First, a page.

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Enclosed vs. Inclosed

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2:24 min read
  Marius Alza  —  Grammar Tips
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What "enclosed" means probably anybody knows. If not, we'll explain it immediately below. There's nothing difficult about it. What is, anyway, questionable and often confusing, is the correct spelling of this word. If you check literature and publications from different periods of time, you will find both spellings: "enclosed" and "inclosed". But if you check today's dictionaries, you might actually not even find "inclosed" mentioned. So is the latter a misspelling, is there any rule you don't know about, or how do you know when you should use "enclosed" and when "inclosed" is better?

The explanation is easy, don't worry, you'll figure it out right away. Taking a look at the explanation below is enough.

Enclosed vs. Inclosed

"Enclosed" is the word used today most frequently when referring to sending something else than the main document/paper, in the same envelope. This is the main and basic meaning of the verb "to enclose" and, implicitly, of the word "enclosed". Even though we don't use "enclose" that often anymore, because, obviously, traditional letter writing has been replaced with emails and virtual messages, it is still important that you know you have to use "enclosed" if you are in the situation of sending another thing in the same envelope.

As for "inclosed", this is never used anymore. It was once accepted, about two centuries ago, but not anymore. "Inclosed" is old, out of use, and this is also why you won't find it in any notorious dictionary today. Officially, nowadays "inclose" and "inclosed" are considered misspellings of the original word, "enclosed".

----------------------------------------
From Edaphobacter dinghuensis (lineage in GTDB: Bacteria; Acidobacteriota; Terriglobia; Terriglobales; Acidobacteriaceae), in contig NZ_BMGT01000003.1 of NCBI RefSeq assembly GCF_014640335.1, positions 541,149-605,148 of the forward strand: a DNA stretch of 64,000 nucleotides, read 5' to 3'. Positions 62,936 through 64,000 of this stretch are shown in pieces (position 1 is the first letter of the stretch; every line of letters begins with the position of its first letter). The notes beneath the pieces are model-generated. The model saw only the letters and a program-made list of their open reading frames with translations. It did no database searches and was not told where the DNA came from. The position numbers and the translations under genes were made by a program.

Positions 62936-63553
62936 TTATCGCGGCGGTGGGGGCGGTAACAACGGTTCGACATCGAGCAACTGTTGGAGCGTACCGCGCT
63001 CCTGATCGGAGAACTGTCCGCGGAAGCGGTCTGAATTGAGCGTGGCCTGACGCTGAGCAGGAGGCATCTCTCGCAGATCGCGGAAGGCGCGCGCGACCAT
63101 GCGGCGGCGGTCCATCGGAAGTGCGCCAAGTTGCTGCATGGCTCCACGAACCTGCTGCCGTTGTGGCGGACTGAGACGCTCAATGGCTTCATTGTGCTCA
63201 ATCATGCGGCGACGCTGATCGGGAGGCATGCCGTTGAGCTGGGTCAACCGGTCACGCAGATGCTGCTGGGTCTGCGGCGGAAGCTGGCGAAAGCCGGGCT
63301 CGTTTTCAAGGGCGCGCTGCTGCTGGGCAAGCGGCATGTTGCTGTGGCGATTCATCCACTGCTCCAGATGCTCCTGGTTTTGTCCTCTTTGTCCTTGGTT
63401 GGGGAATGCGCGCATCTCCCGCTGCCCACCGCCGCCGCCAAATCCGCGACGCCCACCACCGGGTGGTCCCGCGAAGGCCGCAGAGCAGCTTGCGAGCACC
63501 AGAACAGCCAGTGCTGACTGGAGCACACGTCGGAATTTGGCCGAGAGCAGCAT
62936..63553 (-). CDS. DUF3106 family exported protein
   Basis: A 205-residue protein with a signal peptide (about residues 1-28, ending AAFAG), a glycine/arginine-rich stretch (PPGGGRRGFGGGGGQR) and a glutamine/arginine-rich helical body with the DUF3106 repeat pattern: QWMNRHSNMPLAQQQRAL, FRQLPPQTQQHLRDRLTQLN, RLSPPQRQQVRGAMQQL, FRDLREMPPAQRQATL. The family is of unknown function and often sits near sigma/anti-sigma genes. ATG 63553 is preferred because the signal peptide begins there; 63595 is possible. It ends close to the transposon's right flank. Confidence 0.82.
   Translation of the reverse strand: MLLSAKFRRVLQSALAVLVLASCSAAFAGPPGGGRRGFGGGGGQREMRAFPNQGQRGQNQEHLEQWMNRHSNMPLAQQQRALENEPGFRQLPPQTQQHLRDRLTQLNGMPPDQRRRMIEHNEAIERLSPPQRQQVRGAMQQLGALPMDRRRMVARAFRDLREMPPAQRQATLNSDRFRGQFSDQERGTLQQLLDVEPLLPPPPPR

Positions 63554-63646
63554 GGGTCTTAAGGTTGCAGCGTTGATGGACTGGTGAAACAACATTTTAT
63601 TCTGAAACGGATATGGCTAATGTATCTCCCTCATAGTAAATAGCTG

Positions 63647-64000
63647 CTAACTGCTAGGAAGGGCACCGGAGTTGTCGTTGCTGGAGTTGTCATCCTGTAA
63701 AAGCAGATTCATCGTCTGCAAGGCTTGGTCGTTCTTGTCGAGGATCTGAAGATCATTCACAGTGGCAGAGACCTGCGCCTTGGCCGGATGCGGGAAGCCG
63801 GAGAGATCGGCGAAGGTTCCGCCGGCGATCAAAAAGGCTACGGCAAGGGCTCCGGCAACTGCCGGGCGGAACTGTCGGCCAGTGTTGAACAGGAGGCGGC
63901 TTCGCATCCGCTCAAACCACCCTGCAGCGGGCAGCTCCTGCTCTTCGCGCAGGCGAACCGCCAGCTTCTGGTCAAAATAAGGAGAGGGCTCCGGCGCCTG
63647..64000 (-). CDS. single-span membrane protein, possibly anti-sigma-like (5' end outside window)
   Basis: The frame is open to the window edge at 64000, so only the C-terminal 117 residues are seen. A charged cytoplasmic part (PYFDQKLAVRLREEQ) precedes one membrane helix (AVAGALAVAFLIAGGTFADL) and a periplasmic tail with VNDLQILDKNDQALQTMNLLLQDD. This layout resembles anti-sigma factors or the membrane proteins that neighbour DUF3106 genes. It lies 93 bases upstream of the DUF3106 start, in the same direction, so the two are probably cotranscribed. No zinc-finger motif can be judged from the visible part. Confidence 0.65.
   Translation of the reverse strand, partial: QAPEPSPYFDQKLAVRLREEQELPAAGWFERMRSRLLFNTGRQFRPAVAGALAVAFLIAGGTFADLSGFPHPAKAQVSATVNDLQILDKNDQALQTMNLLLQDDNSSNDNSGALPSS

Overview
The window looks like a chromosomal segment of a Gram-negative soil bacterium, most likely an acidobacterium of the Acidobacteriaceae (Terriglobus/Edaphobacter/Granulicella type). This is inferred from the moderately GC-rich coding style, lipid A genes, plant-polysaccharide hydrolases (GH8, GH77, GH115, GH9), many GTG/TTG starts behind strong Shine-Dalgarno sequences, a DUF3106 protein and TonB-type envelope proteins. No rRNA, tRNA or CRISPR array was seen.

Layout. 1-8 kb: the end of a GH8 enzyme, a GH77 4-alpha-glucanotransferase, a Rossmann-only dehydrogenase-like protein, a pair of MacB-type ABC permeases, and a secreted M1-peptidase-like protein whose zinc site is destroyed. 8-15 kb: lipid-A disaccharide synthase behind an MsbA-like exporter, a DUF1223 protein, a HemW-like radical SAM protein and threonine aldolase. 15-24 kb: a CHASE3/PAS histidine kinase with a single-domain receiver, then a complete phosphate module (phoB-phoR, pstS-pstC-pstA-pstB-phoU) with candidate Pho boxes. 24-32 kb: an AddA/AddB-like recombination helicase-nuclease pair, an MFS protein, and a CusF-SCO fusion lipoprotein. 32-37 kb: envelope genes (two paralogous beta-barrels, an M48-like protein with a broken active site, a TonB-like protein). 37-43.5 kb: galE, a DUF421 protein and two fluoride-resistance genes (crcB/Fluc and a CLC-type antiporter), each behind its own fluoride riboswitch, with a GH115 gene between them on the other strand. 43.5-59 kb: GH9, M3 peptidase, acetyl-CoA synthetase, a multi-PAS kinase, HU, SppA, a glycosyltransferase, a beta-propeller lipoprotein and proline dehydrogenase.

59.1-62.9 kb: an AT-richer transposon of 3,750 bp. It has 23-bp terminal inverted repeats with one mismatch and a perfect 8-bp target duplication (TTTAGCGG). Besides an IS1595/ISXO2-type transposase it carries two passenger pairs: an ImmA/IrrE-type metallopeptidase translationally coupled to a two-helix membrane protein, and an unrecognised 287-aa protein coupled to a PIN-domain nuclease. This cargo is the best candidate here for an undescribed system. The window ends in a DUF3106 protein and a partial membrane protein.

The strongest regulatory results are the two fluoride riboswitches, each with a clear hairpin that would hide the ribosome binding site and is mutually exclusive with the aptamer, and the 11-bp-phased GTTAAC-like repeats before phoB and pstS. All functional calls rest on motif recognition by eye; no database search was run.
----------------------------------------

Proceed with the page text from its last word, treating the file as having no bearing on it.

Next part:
When do we use "enclosed"?

As already mentioned, not very often, given the current context of electronic communications. But when we do use it, it defines the action of "sending something in the same envelope as something else" - this is the official explanation. Occasionally, "enclosed" can also be used as an adjective, describing an isolated, closed place, separated from the rest.

Example 1: Be careful with that envelope, please, I have enclosed my letter with all my diplomas in it! - "enclosed" refers to attaching something to another document in the same envelope.

Example 2: I hate enclosed spaces, I feel I'm suffocating if I spend too much time in such places. - as an adjective, "enclosed" can describe isolated places, separated from others.

When do we use "inclosed"?

These days? Never. "Inclosed" is out of use, misspelled, not present in dictionaries and never recommended, especially not in today's vocabulary.


As you can see, there's really not much to remember about these similarly spelled words. No complex definitions, no exceptions from main rules, nothing to confuse you. All you have to keep in mind is that "inclosed" is an old version, today considered a misspelling of the word "enclosed", and you should only use the latter in your expressions.

Enclosed vs. Inclosed

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1 Comment
  • daver.59687
    Inclosed is still used in Australia, and possibly some other non-US countries . For example New South Wales current Legislation; The Inclosed Lands Protection Act 1901 (NSW).
    LikeReply2 years ago


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